Specificity in details can only add to a character, giving them the background and making them more human in the eyes of the viewer. For Julian Fellowes, a lot of the specific attributes we see in Violet Crawley are pieces of the puzzle he recalls from his time living with his great-aunt.
In a talk on NPR’s “Clean air,” Fellowes described her great-grandmother as a tragic person, but not without her humour: “Her husband died of his wounds at the end of World War I. And her only child drowned when She’s in her second year in the army, so she’s got a lot to deal with. Poor thing. But she’s tough and funny.”
His great-grandmother, full of nuances and quirks, appeared in other ways that needed a little more explanation. Fellowes shared how Dame Maggie Smith came to him to get her thoughts on Violet’s particular snob over marmalade. He explained to Smith: “This particular aunt always thought that if a house ran out of jams and jellies it wouldn’t do well, that was a sign of weakness. When it came to line execution, Smith then completely understood the task and nailed it.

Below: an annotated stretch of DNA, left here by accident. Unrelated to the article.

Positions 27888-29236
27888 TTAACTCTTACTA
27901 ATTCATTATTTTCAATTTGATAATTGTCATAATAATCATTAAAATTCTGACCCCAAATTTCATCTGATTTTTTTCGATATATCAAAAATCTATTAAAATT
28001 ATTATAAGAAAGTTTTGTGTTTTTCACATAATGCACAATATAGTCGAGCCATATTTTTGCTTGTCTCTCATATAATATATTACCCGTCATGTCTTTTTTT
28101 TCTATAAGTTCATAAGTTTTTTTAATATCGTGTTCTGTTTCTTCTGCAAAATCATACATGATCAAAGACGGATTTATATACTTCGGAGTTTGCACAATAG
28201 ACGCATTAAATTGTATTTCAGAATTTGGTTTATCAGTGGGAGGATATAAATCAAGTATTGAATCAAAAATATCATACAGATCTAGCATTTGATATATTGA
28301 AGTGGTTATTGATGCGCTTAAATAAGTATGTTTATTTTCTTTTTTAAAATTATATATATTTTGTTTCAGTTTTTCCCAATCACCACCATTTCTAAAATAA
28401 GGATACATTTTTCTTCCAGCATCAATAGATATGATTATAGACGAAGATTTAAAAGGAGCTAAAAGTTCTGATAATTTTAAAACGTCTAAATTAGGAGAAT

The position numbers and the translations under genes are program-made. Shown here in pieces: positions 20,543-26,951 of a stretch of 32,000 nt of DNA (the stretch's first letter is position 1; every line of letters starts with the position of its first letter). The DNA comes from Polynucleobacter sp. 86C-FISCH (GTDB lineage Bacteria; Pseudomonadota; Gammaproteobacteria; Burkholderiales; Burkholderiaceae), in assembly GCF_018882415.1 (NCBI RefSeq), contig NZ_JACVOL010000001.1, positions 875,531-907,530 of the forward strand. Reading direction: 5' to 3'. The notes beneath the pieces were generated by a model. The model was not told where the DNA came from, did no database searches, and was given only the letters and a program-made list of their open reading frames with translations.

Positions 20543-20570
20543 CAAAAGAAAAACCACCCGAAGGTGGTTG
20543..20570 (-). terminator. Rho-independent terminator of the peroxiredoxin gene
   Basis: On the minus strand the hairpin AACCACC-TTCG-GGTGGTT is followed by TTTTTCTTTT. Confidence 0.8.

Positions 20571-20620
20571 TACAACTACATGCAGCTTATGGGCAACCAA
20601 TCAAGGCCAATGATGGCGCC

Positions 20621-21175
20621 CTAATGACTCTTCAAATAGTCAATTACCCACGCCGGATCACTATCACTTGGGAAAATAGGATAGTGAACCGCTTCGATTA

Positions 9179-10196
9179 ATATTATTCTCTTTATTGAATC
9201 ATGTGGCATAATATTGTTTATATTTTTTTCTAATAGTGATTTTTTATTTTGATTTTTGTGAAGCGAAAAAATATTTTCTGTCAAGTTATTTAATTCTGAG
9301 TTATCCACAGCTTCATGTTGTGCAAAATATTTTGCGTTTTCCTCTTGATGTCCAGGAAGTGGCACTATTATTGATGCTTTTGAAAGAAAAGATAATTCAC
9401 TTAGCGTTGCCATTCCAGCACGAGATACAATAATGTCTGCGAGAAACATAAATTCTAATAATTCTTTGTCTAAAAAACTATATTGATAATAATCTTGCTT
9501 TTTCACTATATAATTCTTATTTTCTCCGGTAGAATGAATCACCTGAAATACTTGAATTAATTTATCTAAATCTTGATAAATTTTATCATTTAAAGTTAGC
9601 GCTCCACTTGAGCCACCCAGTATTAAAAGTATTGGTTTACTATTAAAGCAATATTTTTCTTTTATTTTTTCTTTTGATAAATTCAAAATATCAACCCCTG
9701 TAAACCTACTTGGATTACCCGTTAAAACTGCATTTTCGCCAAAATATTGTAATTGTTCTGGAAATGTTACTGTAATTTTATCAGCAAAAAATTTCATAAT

Fellowes and Smith collaboration has gone on to create one of the most memorable matriarchal films audiences have seen in years. Knowing that the Countess Dowager was greatly inspired by her great-aunt, it is easy to say that her legacy lives on and it encapsulates a bygone era in history.
https://www.slashfilm.com/955996/maggie-smiths-downton-abbey-role-was-written-with-a-very-specific-person-in-mind/ The role of Maggie Smith Abbey Abbey was written with a very specific person in mind